Iran violated a UN Security Council resolution in October by test firing a missile capable of delivering a nuclear warhead, a team of sanctions monitors said Tuesday, according to Reuters.
The White House warned that it would not rule out additional steps against Iran over the test of the medium-range Emad rocket.
The Security Council's Panel of Experts on Iran said in a confidential new report, first reported by Reuters, that the launch showed the rocket met its requirements for considering that a missile could deliver a nuclear weapon.
"On the basis of its analysis and findings the Panel concludes that Emad launch is a violation by Iran of paragraph 9 of Security Council resolution 1929," the panel said, according to the news agency.
Shortly after Iran’s October missile test, White House spokesman Josh Earnest said Iran likely violated UN sanctions, but stressed that the test would not affect the implementation of the deal reached with world powers.
Iran has rejected claims that the missile was capable of delivering a nuclear warhead and also rejected the idea that the missile test was against UN resolutions.
Nevertheless, the United States, Britain, France and Germany subsequently called for the Security Council's Iran sanctions committee to take action over the missile test.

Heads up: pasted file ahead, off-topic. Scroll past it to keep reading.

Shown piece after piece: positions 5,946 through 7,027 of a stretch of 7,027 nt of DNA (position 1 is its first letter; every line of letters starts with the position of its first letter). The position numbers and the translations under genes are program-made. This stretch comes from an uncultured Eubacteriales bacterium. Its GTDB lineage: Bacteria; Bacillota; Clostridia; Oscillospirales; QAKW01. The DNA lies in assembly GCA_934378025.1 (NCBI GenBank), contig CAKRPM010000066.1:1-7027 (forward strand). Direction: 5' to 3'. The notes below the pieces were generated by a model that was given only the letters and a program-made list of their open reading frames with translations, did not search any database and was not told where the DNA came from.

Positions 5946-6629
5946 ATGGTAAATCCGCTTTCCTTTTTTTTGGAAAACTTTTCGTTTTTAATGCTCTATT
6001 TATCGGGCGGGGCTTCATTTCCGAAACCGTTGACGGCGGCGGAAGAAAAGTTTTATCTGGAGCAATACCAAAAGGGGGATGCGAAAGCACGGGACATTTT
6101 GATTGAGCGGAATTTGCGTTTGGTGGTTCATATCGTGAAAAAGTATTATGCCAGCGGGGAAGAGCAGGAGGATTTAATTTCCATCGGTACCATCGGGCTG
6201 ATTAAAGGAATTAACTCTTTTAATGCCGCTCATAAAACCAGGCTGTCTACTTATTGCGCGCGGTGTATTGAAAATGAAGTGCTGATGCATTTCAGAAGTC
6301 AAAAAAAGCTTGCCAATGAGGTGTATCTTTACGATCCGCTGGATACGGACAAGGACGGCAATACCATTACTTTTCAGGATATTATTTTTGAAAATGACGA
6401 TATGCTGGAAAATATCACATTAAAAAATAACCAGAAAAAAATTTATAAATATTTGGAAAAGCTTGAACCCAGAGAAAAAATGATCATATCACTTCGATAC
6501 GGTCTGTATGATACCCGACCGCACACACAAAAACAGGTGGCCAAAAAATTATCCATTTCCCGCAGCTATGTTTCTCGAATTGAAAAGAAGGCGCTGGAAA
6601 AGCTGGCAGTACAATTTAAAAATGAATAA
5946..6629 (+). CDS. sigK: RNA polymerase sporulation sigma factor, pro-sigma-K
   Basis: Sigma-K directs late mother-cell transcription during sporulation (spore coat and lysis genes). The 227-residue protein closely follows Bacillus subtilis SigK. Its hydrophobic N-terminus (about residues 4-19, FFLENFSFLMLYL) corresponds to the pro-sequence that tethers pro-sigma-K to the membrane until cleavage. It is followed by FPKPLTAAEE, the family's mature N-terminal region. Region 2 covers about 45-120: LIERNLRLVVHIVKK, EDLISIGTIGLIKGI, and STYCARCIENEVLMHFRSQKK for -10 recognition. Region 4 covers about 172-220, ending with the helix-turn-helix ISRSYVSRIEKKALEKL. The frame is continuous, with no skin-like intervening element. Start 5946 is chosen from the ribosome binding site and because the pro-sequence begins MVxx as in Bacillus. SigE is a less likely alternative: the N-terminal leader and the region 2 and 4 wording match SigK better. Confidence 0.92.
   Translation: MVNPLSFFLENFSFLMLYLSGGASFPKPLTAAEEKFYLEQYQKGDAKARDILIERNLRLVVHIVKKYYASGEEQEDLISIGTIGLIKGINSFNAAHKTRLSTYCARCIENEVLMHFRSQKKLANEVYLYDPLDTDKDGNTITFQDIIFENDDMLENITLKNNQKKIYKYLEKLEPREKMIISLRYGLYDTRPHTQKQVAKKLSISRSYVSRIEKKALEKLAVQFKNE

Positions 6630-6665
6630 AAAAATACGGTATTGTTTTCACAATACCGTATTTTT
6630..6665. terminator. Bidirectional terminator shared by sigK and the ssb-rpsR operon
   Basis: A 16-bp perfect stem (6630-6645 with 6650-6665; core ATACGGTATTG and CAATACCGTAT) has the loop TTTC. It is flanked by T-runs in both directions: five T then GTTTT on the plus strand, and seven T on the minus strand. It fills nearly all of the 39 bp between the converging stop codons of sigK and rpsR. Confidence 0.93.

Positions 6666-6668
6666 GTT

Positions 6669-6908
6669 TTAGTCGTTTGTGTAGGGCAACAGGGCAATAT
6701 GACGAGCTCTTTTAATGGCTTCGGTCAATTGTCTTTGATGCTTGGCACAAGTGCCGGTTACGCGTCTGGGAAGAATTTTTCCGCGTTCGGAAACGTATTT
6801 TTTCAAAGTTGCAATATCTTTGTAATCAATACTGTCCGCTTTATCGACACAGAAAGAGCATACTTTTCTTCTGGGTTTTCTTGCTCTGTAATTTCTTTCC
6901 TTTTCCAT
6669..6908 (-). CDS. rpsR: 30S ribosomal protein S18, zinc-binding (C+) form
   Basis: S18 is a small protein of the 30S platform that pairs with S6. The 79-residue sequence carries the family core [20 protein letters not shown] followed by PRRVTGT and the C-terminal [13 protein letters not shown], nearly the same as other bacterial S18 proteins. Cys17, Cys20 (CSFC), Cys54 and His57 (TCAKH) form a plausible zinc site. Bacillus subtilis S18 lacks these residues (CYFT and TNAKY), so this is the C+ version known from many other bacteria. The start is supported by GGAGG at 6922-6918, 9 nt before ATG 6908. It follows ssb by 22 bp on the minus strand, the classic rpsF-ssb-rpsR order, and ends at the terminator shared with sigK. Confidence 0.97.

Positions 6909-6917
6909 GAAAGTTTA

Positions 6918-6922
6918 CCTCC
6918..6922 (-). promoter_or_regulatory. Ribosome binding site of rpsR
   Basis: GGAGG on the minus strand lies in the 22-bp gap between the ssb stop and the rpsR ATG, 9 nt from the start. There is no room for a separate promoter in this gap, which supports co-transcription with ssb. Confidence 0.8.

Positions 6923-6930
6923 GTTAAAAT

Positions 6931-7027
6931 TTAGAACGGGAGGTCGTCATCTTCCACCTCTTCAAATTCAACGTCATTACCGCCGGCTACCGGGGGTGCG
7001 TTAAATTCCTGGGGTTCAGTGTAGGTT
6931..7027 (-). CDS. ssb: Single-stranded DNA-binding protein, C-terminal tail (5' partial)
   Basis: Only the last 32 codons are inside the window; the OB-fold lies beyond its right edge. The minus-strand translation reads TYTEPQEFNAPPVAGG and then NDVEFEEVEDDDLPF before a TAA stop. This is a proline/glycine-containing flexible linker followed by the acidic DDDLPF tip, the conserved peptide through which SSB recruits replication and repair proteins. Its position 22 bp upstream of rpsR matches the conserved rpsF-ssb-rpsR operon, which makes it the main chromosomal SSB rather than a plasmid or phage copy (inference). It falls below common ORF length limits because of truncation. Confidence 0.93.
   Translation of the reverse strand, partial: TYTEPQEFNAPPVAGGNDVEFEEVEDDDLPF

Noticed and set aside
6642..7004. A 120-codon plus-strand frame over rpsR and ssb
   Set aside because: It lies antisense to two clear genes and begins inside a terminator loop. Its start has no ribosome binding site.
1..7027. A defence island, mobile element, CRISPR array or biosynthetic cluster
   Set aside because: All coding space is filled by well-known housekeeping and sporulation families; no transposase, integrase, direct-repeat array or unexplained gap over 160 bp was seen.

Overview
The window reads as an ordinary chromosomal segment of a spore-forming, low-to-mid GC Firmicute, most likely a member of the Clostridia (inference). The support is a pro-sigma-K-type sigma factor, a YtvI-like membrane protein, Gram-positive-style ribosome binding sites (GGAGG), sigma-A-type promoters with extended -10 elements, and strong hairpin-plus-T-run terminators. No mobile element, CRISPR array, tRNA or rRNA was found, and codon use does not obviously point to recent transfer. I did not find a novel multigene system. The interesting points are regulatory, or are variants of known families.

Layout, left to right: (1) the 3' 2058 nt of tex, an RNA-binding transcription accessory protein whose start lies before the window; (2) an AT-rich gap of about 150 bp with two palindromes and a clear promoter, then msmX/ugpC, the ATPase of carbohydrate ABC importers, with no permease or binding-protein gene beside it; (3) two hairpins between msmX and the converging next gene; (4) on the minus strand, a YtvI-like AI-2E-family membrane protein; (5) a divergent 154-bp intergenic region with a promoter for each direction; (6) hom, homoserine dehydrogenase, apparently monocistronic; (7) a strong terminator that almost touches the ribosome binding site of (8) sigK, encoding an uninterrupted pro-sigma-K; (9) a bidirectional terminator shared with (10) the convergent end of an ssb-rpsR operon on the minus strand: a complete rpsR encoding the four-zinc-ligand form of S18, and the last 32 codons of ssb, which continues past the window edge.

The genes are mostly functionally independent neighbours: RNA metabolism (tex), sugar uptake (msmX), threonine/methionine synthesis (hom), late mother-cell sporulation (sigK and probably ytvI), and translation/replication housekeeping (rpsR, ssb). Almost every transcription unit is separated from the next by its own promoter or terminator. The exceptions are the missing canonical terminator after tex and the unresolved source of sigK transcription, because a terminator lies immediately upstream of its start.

Diplomats say it is possible for the sanctions committee to blacklist additional Iranian individuals or entities, something Washington and European countries are likely to ask for. However, they said Russia and China, which dislike the sanctions on Iran's missile program, might block any such moves.
According to Reuters, the panel's 10-page report was dated December 11 and went to members of the United Nations Security Council's Iran sanctions committee in recent days. The report came up on Tuesday when the 15-nation council discussed the Iran sanctions regime.
It said the panel considers ballistic missiles capable of delivering nuclear weapons to be those that can deliver at least a 500 kg (1,102 lb) payload within a range of at least 300 km (186 miles).
The panel noted that Iranian rocket launches from 2012 and 2013 also violated the UN ban on ballistic missile tests.
The report came days after officials told Fox News that Iran tested a ballistic missile for a second time on November 21.
The American Ambassador to the UN, Samantha Power, later said Washington was reviewing reports of the Iranian test, and hours later an American official confirmed the test took place and said other undeclared tests occurred earlier than that.
Asked about the panel's report, British UN Ambassador Matthew Rycroft told reporters it was "absolutely crucial that the Security Council upholds its responsibilities and does respond effectively to what appears to have been a breach."
The expert panel did not mention the November 21 missile test, noted Reuters.
News of the report also comes on the day that UN’s International Atomic Energy Agency (IAEA) decided to close its probe into whether Iran had developed nuclear weapons in the past.
The IAEA resolution, approved by its board of governors, comes despite a December 2 report that concluded Iran had conducted "a range of activities relevant to the development" of a nuclear bomb until 2009.